Stop-Work Order in Georgica Dispute

‘An interesting case,’ says village official of land claim on beach
A Georgica Beach property owner has been cited by East Hampton Village and the State Department of Environmental Conservation for fencing off a section of ocean beach. Russell Drumm

     After Tropical Storm Irene finished chewing up the South Shore, Molly Zweig, the owner of property that backs onto Georgica Beach, began installing an array of steel pipes to mark the southernmost boundaries of her land as they appear on her deed. Before the storm, an area of about 3,000 square feet contained a dune. After Irene, a flat stretch of beach was all that remained.
    Surfers and others who frequent the beach at Georgica were outraged by the apparent attempt to usurp a portion of public beach. Protest signs were placed, the fence was vandalized, and a civil-disobedience protest was talked about.
    Since then, the shifting sands of time and place have put what seemed an attempt to claim public beach in a more faceted light. 
    On Friday, Ms. Zweig and her contractor, Bob Sullivan, were given stop-work orders from the State Department of Environmental Conservation and from East Hampton Village. Both agencies issued summonses charging construction on a beach without a permit.
    In addition, Larry Cantwell, East Hampton Village Administrator, said Tuesday that Ms. Zweig had been told that she must apply for permits from three sources, the village, the East Hampton Town Trustees, and the state Department of Environmental Conservation, before she can restore her lost dune.
    However, what first appeared to be yet another case of a private interest claiming public beach (there are already two lawsuits claiming proprietary interest in beaches long believed to be public, one on Napeague and the other in East Hampton Village) has a few twists and surprises, including a stone revetment that was constructed over 30 years ago on the section of beach in question and revealed by Irene’s eroding waves.
    Mr. Cantwell said he had formed no opinion as to whether the existence of the exposed revetment would influence the private-public debate. The rocks have been covered over with sand in the days since the storm. The revetment was approved by both the village and the D.E.C. in 1977.
    On Monday, Tom Lawrence, the village code enforcement officer, met with the homeowner and her lawyer, Stephen Angel of the Riverhead firm of Esseks, Hefter, and Angel, which also represents beachfront property owners in a suit filed against the town to prevent vehicular access to a section of Napeague Beach. That case is now before the State Supreme Court.
    “This one is an interesting case,” Mr. Lawrence said of the Georgica dustup. “My first call was to John Courtney,” the attorney for the East Hampton Town Trustees. “We have maintained a positive relationship with the trustees. Those dunes are between the ocean and the big pond,” Mr. Lawrence said, referring to Georgica Pond.
    According to Mr. Lawrence, Mr. Courtney noted that case law differentiated between “evulsion” — loss of land due to a “castastrophic,” one-time event — and long-term erosion. While long-term erosion may result in a transformation from private to public property — in this case, private dune to public beach — private property rights could prevail after a catastrophic event, Mr. Courtney said.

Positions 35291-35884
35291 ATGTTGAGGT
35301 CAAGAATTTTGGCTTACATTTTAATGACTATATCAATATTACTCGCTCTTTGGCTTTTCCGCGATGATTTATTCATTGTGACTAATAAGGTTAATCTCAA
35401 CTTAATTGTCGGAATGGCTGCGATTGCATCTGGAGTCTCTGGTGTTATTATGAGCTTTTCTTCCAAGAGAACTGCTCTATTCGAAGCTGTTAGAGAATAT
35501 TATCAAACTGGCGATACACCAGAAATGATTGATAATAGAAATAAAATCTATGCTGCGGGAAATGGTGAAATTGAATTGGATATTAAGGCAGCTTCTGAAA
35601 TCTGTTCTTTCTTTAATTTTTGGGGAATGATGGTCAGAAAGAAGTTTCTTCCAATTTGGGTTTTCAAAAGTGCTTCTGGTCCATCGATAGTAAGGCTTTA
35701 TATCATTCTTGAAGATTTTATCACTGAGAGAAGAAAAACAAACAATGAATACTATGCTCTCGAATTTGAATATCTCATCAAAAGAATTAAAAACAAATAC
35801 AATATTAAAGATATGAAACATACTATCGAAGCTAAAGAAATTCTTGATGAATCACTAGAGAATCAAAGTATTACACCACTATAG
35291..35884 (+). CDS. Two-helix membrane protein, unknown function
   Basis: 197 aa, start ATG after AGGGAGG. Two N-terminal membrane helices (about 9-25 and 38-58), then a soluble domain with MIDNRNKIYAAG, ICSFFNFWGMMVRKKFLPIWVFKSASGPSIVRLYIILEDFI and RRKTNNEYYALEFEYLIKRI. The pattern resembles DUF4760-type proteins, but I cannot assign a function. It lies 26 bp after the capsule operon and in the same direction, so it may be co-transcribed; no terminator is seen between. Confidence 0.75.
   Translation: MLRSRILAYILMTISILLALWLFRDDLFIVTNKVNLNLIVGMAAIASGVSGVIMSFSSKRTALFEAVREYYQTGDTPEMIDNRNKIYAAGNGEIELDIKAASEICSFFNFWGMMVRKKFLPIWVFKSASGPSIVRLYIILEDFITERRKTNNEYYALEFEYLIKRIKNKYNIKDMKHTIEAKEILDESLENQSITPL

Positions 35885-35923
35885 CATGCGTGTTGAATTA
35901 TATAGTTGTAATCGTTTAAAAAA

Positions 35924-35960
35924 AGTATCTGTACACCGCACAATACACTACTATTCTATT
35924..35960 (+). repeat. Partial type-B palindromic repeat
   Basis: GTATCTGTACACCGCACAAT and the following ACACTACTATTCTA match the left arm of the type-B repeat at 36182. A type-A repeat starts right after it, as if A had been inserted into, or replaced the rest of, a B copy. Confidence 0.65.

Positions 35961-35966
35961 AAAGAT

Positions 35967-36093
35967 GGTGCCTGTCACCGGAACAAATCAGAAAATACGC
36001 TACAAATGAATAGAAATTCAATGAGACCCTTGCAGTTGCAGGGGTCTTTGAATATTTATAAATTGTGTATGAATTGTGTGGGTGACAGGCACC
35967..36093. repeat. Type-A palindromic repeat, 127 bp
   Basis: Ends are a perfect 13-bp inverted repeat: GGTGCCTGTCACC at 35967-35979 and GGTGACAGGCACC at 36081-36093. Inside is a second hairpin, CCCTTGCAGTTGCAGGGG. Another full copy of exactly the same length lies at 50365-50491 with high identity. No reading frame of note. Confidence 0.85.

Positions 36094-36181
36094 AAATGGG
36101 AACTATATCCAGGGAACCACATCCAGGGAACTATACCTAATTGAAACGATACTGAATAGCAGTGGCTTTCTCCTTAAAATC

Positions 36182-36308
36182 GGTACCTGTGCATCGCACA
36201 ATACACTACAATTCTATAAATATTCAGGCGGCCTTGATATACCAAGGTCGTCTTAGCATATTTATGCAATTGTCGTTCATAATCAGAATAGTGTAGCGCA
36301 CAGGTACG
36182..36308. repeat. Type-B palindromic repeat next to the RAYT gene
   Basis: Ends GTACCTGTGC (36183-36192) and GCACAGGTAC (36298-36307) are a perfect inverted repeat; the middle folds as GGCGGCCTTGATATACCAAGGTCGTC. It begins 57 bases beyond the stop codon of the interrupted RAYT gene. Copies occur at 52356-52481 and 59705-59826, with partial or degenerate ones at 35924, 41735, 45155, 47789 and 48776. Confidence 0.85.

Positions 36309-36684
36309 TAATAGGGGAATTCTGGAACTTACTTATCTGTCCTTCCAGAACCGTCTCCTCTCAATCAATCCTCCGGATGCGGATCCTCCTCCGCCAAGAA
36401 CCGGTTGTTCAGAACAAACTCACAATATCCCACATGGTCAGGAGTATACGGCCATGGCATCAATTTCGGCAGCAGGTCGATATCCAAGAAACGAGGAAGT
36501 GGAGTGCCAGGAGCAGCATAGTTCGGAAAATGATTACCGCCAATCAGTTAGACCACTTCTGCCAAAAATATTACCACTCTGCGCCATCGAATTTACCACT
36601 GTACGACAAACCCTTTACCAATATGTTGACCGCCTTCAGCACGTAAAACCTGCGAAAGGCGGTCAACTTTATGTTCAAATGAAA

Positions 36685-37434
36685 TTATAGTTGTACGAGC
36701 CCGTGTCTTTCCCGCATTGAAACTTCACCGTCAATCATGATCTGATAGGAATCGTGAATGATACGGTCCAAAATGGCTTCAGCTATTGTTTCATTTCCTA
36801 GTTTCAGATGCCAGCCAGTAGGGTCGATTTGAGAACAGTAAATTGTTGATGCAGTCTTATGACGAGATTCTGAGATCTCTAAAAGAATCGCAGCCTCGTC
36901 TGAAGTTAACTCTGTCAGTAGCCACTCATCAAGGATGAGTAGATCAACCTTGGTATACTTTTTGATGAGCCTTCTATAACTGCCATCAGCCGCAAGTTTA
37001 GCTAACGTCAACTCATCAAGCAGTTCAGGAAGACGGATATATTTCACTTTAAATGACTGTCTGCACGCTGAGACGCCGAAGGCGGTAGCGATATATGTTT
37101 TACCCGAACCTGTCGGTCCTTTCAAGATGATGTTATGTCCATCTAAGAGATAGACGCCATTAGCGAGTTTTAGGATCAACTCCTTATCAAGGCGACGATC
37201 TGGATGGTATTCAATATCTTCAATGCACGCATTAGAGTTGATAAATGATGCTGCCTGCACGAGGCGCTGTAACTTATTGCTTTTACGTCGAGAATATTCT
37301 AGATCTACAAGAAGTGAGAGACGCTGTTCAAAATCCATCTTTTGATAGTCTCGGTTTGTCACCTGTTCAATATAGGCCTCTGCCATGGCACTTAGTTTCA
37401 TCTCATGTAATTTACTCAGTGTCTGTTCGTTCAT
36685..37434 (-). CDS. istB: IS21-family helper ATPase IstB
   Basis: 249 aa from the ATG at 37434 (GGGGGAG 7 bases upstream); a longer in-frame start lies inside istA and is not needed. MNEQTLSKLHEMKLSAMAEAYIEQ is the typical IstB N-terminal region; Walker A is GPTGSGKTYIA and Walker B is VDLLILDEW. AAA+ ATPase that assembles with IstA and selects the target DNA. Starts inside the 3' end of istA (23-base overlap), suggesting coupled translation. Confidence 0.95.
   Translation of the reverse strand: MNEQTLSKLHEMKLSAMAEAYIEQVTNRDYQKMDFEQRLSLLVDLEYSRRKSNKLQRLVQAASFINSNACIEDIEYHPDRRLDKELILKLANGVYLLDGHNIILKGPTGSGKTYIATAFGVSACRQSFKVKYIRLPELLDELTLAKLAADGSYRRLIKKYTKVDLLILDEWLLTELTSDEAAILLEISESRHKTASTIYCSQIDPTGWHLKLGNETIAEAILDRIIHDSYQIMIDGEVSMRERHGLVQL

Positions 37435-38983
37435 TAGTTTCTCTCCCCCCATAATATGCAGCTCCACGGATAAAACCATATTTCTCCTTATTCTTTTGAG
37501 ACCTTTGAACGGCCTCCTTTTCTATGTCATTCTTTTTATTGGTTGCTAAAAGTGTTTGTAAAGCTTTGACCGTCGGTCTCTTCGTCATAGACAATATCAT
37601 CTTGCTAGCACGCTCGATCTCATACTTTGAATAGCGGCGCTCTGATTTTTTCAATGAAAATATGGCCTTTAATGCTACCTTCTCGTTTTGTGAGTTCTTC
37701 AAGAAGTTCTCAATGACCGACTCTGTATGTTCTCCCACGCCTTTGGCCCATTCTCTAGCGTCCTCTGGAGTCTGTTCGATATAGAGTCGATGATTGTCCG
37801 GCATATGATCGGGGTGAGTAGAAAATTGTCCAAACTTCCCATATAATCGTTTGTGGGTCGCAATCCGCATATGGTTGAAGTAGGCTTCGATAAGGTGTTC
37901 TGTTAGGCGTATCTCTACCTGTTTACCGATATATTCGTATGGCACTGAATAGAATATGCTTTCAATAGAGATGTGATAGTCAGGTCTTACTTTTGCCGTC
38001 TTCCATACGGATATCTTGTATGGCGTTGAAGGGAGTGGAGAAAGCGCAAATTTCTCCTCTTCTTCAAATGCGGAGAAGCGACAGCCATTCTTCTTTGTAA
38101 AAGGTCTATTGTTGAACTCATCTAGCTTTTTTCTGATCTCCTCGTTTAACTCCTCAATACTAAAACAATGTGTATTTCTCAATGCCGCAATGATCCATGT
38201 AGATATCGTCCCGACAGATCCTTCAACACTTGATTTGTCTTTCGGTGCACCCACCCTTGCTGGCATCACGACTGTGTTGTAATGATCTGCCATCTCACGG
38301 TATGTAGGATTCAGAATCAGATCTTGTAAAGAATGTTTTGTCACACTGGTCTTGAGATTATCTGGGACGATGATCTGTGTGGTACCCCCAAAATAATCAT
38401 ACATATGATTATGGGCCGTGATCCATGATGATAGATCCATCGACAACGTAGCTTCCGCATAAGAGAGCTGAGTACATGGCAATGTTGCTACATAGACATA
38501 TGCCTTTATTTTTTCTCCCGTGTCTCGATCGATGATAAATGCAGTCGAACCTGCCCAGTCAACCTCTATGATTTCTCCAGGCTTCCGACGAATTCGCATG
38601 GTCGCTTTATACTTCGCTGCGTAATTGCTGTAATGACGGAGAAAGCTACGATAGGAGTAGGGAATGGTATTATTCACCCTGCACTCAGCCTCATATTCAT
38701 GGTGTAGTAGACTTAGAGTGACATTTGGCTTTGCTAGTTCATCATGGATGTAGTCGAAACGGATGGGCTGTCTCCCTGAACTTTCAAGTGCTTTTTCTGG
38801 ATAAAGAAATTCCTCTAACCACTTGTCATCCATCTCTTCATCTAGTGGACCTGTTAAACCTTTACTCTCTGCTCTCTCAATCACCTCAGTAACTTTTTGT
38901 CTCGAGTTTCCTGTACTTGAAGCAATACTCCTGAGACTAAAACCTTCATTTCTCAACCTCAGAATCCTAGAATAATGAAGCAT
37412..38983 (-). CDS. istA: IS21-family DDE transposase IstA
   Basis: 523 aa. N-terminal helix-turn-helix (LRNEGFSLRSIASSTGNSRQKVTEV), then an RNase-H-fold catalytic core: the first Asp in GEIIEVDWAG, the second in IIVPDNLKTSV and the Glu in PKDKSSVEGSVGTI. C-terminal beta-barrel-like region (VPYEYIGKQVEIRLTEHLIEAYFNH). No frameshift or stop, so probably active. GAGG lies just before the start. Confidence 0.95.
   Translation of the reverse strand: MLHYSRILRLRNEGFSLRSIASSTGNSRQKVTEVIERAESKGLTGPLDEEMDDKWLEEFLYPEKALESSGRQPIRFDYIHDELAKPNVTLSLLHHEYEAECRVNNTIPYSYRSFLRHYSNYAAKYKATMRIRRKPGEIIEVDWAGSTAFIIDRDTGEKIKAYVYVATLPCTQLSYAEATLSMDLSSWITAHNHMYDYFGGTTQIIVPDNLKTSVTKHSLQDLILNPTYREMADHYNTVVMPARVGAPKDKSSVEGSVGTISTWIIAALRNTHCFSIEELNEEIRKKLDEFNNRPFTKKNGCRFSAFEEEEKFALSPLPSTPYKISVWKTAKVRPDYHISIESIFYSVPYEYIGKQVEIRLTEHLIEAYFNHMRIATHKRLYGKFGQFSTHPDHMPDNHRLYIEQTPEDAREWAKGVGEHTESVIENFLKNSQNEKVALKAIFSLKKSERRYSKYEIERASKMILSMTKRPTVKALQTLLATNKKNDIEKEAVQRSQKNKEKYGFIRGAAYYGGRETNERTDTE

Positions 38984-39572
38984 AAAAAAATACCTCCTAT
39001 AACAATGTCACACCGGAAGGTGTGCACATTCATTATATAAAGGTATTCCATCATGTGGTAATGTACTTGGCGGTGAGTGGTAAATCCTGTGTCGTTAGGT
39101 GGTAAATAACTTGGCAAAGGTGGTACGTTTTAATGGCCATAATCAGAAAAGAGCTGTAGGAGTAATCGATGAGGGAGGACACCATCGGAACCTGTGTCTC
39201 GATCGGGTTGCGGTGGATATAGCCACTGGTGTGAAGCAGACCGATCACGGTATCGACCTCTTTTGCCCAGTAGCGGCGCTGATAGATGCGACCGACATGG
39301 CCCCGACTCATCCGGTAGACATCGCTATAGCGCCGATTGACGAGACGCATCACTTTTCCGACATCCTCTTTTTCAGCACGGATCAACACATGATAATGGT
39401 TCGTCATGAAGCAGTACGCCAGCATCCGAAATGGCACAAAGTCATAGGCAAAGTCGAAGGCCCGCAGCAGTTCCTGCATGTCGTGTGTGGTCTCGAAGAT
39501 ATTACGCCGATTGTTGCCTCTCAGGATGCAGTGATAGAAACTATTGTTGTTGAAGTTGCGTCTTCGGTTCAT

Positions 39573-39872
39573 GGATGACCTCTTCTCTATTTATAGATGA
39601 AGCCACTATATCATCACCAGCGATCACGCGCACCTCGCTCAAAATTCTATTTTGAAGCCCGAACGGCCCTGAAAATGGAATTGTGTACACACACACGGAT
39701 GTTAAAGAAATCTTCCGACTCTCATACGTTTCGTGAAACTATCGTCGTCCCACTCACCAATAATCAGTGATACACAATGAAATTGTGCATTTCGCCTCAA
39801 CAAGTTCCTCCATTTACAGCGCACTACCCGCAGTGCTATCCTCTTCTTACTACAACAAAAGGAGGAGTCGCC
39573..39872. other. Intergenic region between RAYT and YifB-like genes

During the trustees’ regular September meeting on Tuesday night, Diane McNally, the nine-member board’s presiding officer, said that given the circumstances it was not clear if the trustees had jurisdiction over the area that Ms. Zweig had fenced off even though it had reverted to beach. Mr. Courtney declined to shed more light on the trustees’ position, saying it was a matter for an executive session of the board.
    Nonetheless, Ms. McNally said she believed she spoke for the board in thanking Tim Taylor of Citizens for Access Rights for the group’s efforts to help defend the public’s right to beach access, and for helping communicate the issue “to constituents who don’t know how to get to us.”
    Mr. Taylor attended the meeting to ask trustees to review a proposed resolution he hoped would be adopted by  the East Hampton Town Board in support of the trustees’ efforts to “vigorously defend legal challenges to the traditional right of the public to vehicular and non-vehicular access to, and use of, our beaches.” 
    Ms. McNally noted that the trustees had already spent $40,000 defending the public’s right to drive on Napeague Beach in that lawsuit, which was filed by a number of beachfront property owners. 
    The question of who owns geography that was once private land after it has eroded to form a beach is one that the trustees have visited in the past, usually coming down on the side of public ownership. This case may be different.
    The question is not one the village will entertain, said Mr. Cantwell. “We don’t doubt where the property lines were,” he said. “The issue with us is that the village does not allow the building of structures on any kind of beach. It’s in our coastal protection laws. Ownership is not an issue. We’re not getting to the issue of when land is eroded or who owns it. The D.E.C. and the village are on the same page, nothing can be constructed without a permit in a regulated area.”


So what's a catastrophic, one-time event? A bad Nor'easter? If that counts, 3/4 of the beach-front owners would be entitled to a land grab. (Or does it have to be hurricane-strength? Tropica-storm strength? This disctinction seems to murky that it could open the flood-gates to every land owner on the seaboard asking for their dunes back.)
I am curious to know which other beaches are supposed to have public access. Is Drew Beach at the end of Drew Lane named after my great grand father John Drew considered to have a public access, is it only available to Drew Lane residents or only to the" People of the Dunes"?